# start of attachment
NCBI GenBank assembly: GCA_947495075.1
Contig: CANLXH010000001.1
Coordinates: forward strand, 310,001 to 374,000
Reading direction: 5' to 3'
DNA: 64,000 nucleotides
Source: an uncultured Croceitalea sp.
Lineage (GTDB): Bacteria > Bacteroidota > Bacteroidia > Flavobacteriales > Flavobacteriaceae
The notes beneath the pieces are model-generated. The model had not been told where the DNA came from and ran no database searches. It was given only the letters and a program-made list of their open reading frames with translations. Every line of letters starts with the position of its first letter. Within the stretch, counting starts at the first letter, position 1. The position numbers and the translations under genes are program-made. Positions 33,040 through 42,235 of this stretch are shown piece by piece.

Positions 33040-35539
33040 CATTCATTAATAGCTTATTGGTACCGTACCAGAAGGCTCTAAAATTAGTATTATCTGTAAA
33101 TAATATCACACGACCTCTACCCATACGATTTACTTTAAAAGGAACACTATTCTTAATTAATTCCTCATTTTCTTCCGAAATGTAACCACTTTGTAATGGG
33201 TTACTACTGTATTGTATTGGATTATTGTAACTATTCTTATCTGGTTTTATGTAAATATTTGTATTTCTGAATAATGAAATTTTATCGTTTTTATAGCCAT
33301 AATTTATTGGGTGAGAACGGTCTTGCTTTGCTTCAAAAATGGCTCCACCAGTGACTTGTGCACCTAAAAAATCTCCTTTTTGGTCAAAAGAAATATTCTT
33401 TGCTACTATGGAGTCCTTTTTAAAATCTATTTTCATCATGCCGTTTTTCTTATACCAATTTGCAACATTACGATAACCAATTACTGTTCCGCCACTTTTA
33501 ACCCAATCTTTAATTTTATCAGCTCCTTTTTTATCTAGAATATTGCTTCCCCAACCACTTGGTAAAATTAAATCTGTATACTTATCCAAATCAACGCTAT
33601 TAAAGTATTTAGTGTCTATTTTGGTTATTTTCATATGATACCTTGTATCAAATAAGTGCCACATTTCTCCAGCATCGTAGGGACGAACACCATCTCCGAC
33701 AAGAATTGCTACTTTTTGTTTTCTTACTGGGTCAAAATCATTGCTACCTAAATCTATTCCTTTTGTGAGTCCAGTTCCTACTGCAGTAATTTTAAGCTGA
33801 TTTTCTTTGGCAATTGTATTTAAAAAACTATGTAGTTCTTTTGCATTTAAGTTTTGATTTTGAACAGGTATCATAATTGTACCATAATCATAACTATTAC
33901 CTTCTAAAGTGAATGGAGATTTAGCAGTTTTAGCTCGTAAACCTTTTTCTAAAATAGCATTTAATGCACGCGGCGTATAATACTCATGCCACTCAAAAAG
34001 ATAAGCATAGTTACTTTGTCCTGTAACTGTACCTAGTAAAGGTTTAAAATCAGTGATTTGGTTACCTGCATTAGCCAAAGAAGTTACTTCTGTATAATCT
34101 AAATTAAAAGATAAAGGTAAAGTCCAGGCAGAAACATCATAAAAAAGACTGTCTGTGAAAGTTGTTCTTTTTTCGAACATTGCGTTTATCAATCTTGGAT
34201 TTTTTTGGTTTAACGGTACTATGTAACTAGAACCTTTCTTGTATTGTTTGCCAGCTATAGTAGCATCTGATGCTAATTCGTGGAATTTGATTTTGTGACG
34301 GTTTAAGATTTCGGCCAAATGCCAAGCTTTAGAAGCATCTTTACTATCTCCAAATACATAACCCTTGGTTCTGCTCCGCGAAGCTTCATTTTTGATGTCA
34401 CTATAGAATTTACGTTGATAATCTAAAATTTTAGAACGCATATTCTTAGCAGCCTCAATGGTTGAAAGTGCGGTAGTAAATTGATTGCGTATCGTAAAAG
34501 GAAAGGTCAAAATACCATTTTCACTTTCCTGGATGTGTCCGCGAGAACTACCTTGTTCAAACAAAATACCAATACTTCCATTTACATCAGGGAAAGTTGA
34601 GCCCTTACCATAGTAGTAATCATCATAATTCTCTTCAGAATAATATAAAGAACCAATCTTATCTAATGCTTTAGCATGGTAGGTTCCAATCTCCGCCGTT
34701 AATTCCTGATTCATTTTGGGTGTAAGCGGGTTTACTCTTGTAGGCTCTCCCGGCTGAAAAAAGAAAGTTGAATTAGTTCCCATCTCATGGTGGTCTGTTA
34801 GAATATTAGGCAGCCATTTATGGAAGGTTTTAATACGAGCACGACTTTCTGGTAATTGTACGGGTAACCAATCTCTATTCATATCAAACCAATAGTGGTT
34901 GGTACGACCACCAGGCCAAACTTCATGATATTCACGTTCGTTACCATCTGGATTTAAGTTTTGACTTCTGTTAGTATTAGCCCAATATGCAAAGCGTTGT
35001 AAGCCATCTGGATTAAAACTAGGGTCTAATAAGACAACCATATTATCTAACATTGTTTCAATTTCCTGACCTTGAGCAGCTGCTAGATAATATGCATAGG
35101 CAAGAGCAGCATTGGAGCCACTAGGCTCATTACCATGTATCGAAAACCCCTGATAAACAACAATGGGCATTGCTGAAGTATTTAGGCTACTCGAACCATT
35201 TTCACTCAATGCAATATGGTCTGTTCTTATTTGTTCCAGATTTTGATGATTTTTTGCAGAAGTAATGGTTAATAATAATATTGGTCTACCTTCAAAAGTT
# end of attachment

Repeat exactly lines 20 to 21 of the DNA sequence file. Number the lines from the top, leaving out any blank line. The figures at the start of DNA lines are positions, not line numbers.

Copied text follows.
34001 ATAAGCATAGTTACTTTGTCCTGTAACTGTACCTAGTAAAGGTTTAAAATCAGTGATTTGGTTACCTGCATTAGCCAAAGAAGTTACTTCTGTATAATCT
34101 AAATTAAAAGATAAAGGTAAAGTCCAGGCAGAAACATCATAAAAAAGACTGTCTGTGAAAGTTGTTCTTTTTTCGAACATTGCGTTTATCAATCTTGGAT